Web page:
When an ISP makes a tiny mistake, the outcome could have immense repercussions – and this is precisely what happened in Japan last week.
Last Friday, half the internet in the country suddenly shut down after the Big G accidentally botched a Border Gateway Protocol (BGP) around noon local time. The origin of the blunder was a number of falsely announced peer prefixes sent to Verizon.
Shortly after the faulty rerouting request went through, numerous users of internet providers NTT Communications and KDDI Corp. were unable to connect to the web – or experienced significantly slower surfing speeds.
Google has since owned up to its mistake, assuming full responsibility for its role in the blackout.
“We set wrong information for the network and, as a result, problems occurred. We modified the information to the correct one within eight minutes,” a company spokesperson told The Asahi Shimbun. “We apologize for causing inconvenience and anxieties.”
The interruption lasted for several hours until the internet heavyweight eventually managed to resolve the issue.
But still, the gaffe was so huge the country’s Internal Affairs and Communications Ministry started an investigation seeking to uncover exactly what caused the outage.
According to their findings, “Google accidentally became a transit provider for Jastel by announcing peer prefixes to Verizon. Since verizon would select this path to Jastel it would have sent traffic for this network towards Google. Not only did this happen for Jastel, but thousands of other networks as well.”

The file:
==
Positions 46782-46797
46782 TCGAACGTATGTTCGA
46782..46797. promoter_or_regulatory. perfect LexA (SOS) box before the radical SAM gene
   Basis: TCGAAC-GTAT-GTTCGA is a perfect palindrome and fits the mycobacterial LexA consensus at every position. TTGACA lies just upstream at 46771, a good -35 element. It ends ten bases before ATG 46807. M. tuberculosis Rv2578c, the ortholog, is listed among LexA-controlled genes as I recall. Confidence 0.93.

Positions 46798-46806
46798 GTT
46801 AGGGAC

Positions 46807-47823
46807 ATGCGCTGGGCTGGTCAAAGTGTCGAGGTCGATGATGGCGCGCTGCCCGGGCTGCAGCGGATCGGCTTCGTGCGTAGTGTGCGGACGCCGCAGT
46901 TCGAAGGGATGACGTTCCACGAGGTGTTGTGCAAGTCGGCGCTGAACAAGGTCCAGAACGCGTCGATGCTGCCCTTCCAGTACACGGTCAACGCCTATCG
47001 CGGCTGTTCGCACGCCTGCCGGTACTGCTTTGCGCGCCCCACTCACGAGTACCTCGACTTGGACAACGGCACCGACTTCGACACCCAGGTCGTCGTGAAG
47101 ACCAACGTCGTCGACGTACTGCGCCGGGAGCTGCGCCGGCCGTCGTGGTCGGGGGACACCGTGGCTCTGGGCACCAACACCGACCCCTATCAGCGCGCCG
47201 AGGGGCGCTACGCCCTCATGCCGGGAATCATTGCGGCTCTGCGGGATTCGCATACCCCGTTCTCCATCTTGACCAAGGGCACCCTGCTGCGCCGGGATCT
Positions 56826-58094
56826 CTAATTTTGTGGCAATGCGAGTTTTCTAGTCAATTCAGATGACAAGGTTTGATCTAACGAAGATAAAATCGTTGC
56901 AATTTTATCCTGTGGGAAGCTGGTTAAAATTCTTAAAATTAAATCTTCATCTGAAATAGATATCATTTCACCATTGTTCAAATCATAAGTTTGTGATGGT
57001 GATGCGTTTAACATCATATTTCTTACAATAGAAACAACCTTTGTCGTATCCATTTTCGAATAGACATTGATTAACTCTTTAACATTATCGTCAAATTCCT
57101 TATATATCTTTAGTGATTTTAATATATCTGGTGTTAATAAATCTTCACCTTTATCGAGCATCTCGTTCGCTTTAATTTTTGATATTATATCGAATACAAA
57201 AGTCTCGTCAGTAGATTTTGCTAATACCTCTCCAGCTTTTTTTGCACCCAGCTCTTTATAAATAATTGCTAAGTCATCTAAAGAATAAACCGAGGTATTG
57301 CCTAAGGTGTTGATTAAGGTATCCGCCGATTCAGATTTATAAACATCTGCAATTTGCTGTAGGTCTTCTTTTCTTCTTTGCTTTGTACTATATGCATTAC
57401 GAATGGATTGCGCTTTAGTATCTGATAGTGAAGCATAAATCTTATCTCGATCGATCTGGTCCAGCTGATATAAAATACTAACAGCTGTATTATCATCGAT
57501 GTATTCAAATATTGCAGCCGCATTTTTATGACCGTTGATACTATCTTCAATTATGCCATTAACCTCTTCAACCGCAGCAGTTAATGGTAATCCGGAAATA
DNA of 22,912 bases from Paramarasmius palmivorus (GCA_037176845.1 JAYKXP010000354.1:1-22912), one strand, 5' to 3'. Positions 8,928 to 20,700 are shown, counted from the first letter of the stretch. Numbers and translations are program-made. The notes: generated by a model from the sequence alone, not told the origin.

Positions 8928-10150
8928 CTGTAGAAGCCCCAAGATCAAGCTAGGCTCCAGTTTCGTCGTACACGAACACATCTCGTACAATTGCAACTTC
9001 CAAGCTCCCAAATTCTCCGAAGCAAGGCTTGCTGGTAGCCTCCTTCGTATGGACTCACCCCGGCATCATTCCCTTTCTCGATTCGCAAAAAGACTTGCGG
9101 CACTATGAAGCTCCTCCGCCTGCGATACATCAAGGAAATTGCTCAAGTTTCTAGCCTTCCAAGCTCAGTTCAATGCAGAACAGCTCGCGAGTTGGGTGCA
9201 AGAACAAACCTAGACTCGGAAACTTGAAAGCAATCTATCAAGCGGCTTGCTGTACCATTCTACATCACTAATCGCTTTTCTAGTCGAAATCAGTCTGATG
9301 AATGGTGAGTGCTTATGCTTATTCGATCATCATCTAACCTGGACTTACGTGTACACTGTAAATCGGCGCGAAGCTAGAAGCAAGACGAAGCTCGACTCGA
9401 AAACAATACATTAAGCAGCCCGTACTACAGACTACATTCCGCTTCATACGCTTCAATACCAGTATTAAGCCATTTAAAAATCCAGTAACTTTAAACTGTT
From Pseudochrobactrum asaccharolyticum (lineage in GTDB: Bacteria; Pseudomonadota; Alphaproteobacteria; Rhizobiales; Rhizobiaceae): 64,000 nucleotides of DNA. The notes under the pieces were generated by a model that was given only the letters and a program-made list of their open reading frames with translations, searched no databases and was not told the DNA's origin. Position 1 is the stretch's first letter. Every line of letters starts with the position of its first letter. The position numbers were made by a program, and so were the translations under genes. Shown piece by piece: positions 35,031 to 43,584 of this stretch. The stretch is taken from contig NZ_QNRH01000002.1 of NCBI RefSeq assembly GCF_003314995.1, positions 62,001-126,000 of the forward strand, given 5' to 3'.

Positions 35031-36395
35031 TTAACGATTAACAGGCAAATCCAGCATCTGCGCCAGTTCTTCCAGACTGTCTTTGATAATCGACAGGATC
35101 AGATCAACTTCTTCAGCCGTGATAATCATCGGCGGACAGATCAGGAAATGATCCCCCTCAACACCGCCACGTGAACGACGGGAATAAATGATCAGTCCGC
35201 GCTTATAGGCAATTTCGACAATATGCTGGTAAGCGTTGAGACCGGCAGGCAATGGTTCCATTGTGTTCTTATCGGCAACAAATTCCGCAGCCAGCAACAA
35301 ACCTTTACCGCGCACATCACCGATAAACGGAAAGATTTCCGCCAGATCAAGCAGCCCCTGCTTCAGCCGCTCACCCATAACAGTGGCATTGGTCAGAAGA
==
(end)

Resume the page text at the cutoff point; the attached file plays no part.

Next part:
The reason for this malfunction is that the Mountain View titan offers no transit provider services – which means traffic for third party networks should never go through its system and once it did… well, I guess we all know what happened.
“It’s easy to make configuration mistakes that can lead to incidents like this,” the investigation notes further read. “In this case it appears a configuration error or software problem in Google’s network led to inadvertently announcing thousands of prefixes to Verizon, [which] in turn propagated the leak to many of its peers.”
Fortunately the flub-up resulted in no major emergencies; though it did spoil the workflow of the East Japan Railway company, the comfort of some clients of Resona Bank, Saitama Resona Bank and Kinki Osaka Bank, as well as the fun of thousands of Switch, Wii U and 3DS gamers.
In another similar mishap, earlier this year a block on porn in Iran broke the internet in Hong Kong. Prior to that, Pakistan inadvertently blocked YouTube worldwide after resorting to BGP to shut the service down locally.